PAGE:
[But don’t say, “Bring ‘em on”]
— Feature Article —
In his first six months in office, President Obama has begun planning talks with certain so-called rogue governments: those that have engaged in hostile behavior toward the United States and other free-world countries.
The George W. Bush administration consistently refused to communicate with rogue governments unless they stopped their rogueing. After eight years of that swimmingly successful policy, the Taliban has come to represent a Middle Eastern beacon of Jeffersonian democracy. Iran and North Korea have become founding members of the Antithesis of Evil.
Now, wake up. After two terms of the Bush dream, that policy produced few desired results for America. In fact the recalcitrant regimes stiffened their stances. Iran and North Korea redoubled their efforts to develop nuclear weapons. After Bush repudiated President Bill Clinton’s fragile Agreed Framework with the Democratic People’s Republic of Korea, all relations normalization talks ceased, and Kim Jong Il amped up his military posturing.
“Bring ‘Em On”
Granted, the situation with the Taliban and al-Qaida precluded any negotiations with them. But W.’s steroidal international tough-guy stance effectively dared them to increase their attacks against us:
“Anybody who wants to harm American troops will be found and brought to justice. There are some that feel like if they attack us that we may decide to leave prematurely. They don’t understand what they are talking about if that is the case. Let me finish. There are some who feel like the conditions are such that they can attack us there. My answer is, bring ‘em on.”
(Bush, George W., R-Texas, U.S. president; as cited in Loughlin, Sean; “Bush Warns Militants Who Attack U.S. Troops in Iraq; Gephardt: Stop the ‘Phony, Macho Rhetoric’”; CNN.com; 7/3/2003.)
“My answer is, bring ‘em on.” What did our enemies do? They brought it on. To be fair, President Bush ultimately expressed regret over this cowboy tough talk, though not until 2006, long after substantial harm had been done — and long after a follow-up softening statement could have saved American (and other) lives.
No bargaining entity, whether a real estate agent or a rogue government, wants to appear weakened by agreeing to concessions before talks can begin. That is not negotiation, that is surrender. Individuals have one satisfactory option for solving disagreements: talking to each other. Family therapy experts will attest to this core principle of conflict resolution. As global family members, governments must operate under the same principles.
There was debate within the Bush administration about whether or not to conduct high-level talks with governments such as Iran, Iraq, and North Korea without preconditions. The goal of those talks would have been to entice those governments to abandon their nuclear (or other mass destruction) weapons ambitions. Administration hard-liners argued that any talks with those nations before they gave up their weapons programs would be construed as early concessions by the United States. Cooler heads — even many Republicans and Bush administration moderates — argued that talks without preconditions were the sensible way to proceed: no government, rogue or otherwise, wants to enter negotiations in an inherently weaker position. The cooler heads lost.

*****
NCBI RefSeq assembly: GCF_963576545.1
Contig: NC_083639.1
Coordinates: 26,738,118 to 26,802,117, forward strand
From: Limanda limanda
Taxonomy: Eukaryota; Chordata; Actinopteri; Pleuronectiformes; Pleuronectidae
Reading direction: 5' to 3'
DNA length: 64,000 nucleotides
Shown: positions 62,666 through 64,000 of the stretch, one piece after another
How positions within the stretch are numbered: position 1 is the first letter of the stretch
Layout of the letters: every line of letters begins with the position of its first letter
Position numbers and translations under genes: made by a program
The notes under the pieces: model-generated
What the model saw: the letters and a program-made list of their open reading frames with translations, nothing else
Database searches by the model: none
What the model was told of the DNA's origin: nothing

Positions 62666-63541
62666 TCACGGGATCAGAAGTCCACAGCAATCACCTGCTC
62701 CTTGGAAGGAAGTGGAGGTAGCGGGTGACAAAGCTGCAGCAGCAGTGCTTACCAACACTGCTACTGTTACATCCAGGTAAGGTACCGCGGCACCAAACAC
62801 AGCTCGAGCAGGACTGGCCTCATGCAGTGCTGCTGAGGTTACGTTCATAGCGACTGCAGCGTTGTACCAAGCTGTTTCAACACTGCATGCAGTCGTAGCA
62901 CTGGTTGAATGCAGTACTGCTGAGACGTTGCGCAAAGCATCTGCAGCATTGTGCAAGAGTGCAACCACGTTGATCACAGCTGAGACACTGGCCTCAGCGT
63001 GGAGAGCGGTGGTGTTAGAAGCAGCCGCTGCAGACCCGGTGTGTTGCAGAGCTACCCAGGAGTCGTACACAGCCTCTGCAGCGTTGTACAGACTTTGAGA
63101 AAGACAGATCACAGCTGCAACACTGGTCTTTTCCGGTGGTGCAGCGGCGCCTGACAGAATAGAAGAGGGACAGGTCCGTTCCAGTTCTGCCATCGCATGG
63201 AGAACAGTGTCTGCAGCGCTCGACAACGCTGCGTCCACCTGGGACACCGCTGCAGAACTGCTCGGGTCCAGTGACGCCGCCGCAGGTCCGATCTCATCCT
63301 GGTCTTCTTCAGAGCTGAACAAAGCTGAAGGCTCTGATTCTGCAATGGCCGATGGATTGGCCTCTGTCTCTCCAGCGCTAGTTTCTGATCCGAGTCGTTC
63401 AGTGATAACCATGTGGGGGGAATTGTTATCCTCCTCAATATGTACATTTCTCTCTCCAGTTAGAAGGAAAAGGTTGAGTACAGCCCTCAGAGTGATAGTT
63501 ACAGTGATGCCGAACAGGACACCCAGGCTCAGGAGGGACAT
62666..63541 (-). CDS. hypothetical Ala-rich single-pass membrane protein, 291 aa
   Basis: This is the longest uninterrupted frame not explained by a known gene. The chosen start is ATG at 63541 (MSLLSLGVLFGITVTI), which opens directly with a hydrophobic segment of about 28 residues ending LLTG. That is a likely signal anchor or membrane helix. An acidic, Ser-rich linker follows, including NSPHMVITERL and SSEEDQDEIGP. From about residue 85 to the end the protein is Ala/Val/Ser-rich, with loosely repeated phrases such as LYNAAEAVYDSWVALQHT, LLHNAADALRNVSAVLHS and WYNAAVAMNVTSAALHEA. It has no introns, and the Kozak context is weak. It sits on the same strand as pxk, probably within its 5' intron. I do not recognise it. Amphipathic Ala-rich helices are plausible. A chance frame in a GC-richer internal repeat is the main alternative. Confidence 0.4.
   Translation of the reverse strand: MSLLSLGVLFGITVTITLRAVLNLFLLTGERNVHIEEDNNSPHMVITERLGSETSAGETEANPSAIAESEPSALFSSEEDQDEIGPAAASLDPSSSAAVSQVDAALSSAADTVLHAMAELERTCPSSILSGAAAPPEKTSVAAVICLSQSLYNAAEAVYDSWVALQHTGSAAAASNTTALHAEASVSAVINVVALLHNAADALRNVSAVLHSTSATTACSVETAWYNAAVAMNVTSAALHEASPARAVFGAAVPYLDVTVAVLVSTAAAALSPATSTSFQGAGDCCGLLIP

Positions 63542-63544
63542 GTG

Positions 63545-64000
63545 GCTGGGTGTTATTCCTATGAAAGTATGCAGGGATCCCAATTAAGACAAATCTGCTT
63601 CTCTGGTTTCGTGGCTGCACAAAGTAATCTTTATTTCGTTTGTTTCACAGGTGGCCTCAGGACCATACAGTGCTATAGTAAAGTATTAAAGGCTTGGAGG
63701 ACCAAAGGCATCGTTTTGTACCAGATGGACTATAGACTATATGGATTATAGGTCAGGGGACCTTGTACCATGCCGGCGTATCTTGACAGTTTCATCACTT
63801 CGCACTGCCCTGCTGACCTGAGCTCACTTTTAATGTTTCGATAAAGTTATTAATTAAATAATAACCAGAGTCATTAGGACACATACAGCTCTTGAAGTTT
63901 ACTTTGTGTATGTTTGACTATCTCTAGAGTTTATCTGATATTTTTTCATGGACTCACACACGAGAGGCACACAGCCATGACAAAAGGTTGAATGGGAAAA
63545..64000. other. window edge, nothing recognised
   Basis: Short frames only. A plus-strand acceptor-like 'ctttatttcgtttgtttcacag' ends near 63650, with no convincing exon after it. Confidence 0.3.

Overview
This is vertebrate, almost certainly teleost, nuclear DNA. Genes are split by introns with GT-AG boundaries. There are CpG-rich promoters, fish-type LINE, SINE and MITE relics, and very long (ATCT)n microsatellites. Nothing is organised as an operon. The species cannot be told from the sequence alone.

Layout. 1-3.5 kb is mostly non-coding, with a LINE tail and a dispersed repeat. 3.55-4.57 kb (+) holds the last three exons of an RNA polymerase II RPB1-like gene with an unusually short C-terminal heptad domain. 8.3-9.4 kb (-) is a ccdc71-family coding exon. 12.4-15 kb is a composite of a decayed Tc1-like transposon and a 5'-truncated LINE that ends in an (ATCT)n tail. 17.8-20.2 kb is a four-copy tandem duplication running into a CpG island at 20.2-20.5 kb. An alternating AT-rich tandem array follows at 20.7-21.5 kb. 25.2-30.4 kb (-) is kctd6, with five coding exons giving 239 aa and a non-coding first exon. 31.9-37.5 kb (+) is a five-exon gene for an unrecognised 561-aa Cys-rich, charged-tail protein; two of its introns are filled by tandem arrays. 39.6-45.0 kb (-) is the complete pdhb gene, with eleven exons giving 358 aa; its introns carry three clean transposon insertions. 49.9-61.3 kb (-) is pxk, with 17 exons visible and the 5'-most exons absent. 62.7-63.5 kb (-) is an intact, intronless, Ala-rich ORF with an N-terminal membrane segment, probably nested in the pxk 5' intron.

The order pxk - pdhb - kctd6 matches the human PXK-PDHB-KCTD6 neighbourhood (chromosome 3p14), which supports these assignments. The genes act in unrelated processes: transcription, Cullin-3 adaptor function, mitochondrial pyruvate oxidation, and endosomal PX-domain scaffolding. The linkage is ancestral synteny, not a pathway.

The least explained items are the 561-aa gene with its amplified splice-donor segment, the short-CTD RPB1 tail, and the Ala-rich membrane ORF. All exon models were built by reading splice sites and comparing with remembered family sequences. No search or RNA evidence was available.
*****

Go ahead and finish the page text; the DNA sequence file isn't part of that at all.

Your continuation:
There are many examples that illustrate the failure of the Bush-Cheney policy. When W. said, “Bring ‘em on,” referring to opposition forces in Iraq in 2003, instead of ever considering diplomacy, the opposition brought it on. Refusing high-level talks with Iran produced the opposite effect desired by the administration: Iran has remained defiant in pursuit of its nuclear program. Bush 43 consistently refused to participate in multilateral talks with North Korea. The result has been hardened North Korean defiance, missile-launch testing, and other provocative overtures. The administration refused any significant dialogue with Syria unless Syria discontinued its support for U.S.-deemed terrorist groups. The result has been no improvement in their stance and an increase in tensions. Bush’s consistent refusal to talk to the rogues failed to produce any positive coercive results.
There are entire Ph.D. programs devoted to the study of organizational communication. They deal extensively with the way organizations communicate within their own system and with other systems — similar to the way governments might communicate with each other. Granted, there are differing theoretical approaches. There is the Classical Management approach. There are various systems theories, from general to biological and open to closed. There are virtually no theories, however, that encourage a communication vacuum in order to conduct conflict resolution.
In the 1960s and ‘70s, Virginia Satir and other counseling pioneers began to look at family therapy as a systems analogy. They made several important observations. First, the family is a system in that when one member is affected, all members are affected in different ways as the forces of change move through the system. Second, though a family problem often seemed to originate with one member, it was more effective (and realistic) to look at the family as a whole when attempting to ascertain where relationship problems lie.
The term identified patient was coined to reflect the systems approach to family therapy. The identified patient (e.g., alcoholic husband, ne’er-do-well child, etc.) is the family member exhibiting overt dysfunctional coping skills. But treatment is based upon the belief that most often those symptoms reflect dysfunction (and require communication) within the family as a whole. This concept extrapolates to the global family. Though the global family comprises organizations (governments) rather than individuals, the primary principle of communication — that communication must exist — is not in dispute.